Photo: Franciscan Father Andrew Apostoli (1942-2017)
The EWTN Host and Franciscan Friar of the Renewal Co-Founder Dies Dec. 13 at Age 75
NEW YORK — Franciscan Father Andrew Apostoli, EWTN host of Sunday Night Prime and a founder of the Community of the Franciscan Friars of the Renewal, died Wednesday at age 75, after a battle with cancer during the last several months.
His death came the morning after the feast of Our Lady of Guadalupe, who is the patroness of the Community of the Franciscan Friars of the Renewal. Every friar is consecrated to her under this title.
“Father Andrew conformed his life to Christ’s,” said Father John Paul Ouellete, community servant (superior) of the Friars of the Renewal, upon Father Apostoli’s death. “As a priest, he was led by his relationship with the Holy Spirit, Our Lady and Archbishop Fulton J. Sheen, and continually worked toward the renewal of the priesthood.”
“As a Franciscan, St. Francis was the clear inspiration for his humility, humor and his simplicity in word and deed,” he added. “Father Andrew’s faithfulness and joy urge us to live the joy found in the Gospel.”
Father Apostoli was known to EWTN viewers who welcomed him into their homes for almost 25 years. This year marked his golden anniversary as a priest. He was ordained a priest to the Order of Friars Minor Capuchin March 16, 1967, at St. Francis de Sales Church in Geneva, New York, by Archbishop Fulton J. Sheen.
By 2001, Father Apostoli became an authority on Archbishop Sheen’s works and served as the vice postulator of the archbishop’s cause for canonization, on which he worked until his final illness. He called the media-savvy priest, who was declared “Venerable” by the Church in 2012, his “father in Christ.”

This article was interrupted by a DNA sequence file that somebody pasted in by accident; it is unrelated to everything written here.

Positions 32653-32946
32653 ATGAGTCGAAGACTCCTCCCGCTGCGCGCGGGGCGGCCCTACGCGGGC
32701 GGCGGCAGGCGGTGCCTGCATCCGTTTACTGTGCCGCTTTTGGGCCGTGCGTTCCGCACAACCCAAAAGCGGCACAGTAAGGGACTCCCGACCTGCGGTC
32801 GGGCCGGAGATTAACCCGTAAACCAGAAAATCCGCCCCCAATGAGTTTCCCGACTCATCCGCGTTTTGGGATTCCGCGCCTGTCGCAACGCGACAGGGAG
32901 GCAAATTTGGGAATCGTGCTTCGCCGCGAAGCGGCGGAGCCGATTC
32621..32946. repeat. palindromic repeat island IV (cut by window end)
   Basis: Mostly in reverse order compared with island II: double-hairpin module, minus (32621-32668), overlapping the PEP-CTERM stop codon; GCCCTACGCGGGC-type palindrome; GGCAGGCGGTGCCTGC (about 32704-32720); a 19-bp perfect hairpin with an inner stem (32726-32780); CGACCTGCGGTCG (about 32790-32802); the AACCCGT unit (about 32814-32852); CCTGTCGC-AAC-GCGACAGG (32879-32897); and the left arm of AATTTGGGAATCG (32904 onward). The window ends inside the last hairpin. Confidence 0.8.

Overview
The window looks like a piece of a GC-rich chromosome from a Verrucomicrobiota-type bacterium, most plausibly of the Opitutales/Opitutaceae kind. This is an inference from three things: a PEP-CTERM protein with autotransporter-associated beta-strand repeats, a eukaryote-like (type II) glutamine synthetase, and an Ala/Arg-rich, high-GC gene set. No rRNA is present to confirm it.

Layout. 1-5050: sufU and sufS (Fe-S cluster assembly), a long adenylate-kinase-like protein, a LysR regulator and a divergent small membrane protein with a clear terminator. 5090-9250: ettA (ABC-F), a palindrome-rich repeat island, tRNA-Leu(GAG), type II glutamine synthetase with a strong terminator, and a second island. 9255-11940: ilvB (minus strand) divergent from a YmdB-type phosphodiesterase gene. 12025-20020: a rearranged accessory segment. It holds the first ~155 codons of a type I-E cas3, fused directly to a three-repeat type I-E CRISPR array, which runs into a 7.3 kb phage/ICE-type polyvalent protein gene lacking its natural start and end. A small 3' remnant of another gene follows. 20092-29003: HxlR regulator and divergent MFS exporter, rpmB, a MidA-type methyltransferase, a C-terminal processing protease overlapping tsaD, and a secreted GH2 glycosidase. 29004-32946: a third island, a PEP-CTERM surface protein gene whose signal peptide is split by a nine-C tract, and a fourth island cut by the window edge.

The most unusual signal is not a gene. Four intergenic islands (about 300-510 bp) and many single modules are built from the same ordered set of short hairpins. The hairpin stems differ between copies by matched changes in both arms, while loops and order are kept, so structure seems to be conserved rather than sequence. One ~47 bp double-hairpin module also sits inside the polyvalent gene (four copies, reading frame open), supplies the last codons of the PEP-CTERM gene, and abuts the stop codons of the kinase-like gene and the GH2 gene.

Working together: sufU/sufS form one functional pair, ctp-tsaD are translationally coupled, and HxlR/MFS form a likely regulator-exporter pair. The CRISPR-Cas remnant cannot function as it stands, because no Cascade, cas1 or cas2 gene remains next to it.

Father Apostoli was one of eight Capuchin friars who founded the Community of the Franciscan Friars of the Renewal (CFR) in New York City in 1987. A year later, he also founded the Franciscan Sisters of the Renewal.
Although frequently on the road giving retreats, parish missions and talks, as well as leading pilgrimages, he was based at two friaries in Yonkers, New York, not far from where he grew up.
Born July 3, 1942, in Woodbury, New Jersey, Joseph Dominic Apostoli was the second of four sons born to Dominic and Malvina Apostoli. He took the name Andrew when he became a professed religious.
A seemingly tireless priest, he taught for 28 years at St. Joseph’s Seminary in Dunwoodie, New York, was the CFR superior in the 1990s, and served as spiritual director for various apostolates.
Father Apostoli wrote more than 10 books. His most recent book, Answering the Questions of Jesus, was published by EWTN Publishing in 2016. His book on celibacy and chastity, When God Asks for an Undivided Heart: Choosing Celibacy in Love and Freedom, has been used in formation at various religious communities.
Perhaps his most-sought-after book is his 2012 definitive work on Fatima titled Fatima for Today. The subtitle — The Urgent Marian Message of Hope — sums up his years of dedication to spreading Our Lady’s messages. He made the last of his many pilgrimages to Fatima over the years as recently as May to mark the 100th anniversary of the Marian apparitions.
Father Apostoli is survived by his brothers, Emidio and Michael; their wives, Gretchen and Beth; his sister-in-law Yvonne; four nephews and two nieces; as well as 128 brothers and priests and 35 sisters of the community. He was predeceased by his brother Francis.
Father Andrew began hosting the weekly Sunday Night Prime in October 2012, succeeding Father Benedict Groeschel, another CFR co-founder, whose health no longer permitted him to continue. By that time, Father Apostoli was already known to EWTN audiences, as he first appeared on Mother Angelica Live in July 1993. This initial appearance led to his hosting 18 series, running from 1995 through 2009. Three were on the Holy Spirit, with three on Our Lady and two each on Archbishop Sheen and St. Padre Pio.
“All of us at EWTN are saddened by the loss of our dear friend Father Andrew Apostoli, CFR,” said Michael Warsaw, EWTN’s chairman and CEO. “Father Andrew was a constant presence on the network for nearly 25 years, particularly as the host of Sunday Night Prime for the past five years. We always looked forward to his many visits to Irondale to produce programs. He was such a kind and holy man who always brought joy to the EWTN family and who was a constant witness to the Franciscan spirit. We will certainly miss him.”
EWTN’s president and chief operating officer, Doug Keck, also remembered fondly the humble friar.